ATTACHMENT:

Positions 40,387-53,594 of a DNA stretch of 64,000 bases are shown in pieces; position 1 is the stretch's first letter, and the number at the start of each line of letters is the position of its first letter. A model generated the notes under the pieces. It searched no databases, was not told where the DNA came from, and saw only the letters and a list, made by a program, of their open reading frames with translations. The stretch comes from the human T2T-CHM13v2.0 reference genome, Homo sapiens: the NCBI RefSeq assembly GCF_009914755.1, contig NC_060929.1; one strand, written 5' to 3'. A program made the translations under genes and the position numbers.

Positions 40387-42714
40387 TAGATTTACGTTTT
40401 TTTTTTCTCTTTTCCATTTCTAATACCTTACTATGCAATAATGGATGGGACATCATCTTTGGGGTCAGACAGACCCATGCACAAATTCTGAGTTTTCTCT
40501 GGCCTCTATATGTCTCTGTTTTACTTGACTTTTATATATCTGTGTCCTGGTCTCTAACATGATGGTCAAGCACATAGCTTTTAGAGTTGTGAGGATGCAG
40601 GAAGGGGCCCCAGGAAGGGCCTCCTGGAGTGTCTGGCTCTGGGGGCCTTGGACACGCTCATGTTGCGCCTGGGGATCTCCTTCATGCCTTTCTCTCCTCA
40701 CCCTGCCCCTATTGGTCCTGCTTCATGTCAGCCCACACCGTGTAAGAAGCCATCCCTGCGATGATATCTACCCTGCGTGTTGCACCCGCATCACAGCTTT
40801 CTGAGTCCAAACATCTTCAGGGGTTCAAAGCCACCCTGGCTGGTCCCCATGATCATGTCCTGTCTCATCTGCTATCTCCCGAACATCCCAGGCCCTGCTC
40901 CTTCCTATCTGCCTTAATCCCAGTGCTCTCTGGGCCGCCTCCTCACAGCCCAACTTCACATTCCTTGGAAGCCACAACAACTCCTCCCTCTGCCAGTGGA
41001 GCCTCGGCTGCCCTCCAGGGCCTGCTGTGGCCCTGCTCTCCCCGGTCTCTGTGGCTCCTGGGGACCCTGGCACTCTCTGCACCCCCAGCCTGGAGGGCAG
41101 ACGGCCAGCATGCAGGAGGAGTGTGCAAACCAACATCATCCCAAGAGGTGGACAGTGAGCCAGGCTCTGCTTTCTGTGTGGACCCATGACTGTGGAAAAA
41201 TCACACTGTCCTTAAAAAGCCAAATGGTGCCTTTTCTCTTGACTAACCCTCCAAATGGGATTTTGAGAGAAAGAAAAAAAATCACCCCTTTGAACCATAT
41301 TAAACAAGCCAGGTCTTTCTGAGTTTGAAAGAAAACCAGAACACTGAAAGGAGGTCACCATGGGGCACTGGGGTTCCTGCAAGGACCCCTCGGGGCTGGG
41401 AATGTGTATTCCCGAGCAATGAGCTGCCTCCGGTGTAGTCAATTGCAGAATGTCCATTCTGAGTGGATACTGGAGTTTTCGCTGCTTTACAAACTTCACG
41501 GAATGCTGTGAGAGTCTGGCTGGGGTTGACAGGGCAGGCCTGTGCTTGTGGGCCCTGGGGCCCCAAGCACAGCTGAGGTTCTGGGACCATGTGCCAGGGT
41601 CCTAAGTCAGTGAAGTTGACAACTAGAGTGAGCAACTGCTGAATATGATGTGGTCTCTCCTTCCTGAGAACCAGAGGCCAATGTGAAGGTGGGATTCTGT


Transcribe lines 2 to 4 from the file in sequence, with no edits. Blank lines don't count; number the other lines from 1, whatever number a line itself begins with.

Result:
Positions 40387-42714
40387 TAGATTTACGTTTT
40401 TTTTTTCTCTTTTCCATTTCTAATACCTTACTATGCAATAATGGATGGGACATCATCTTTGGGGTCAGACAGACCCATGCACAAATTCTGAGTTTTCTCT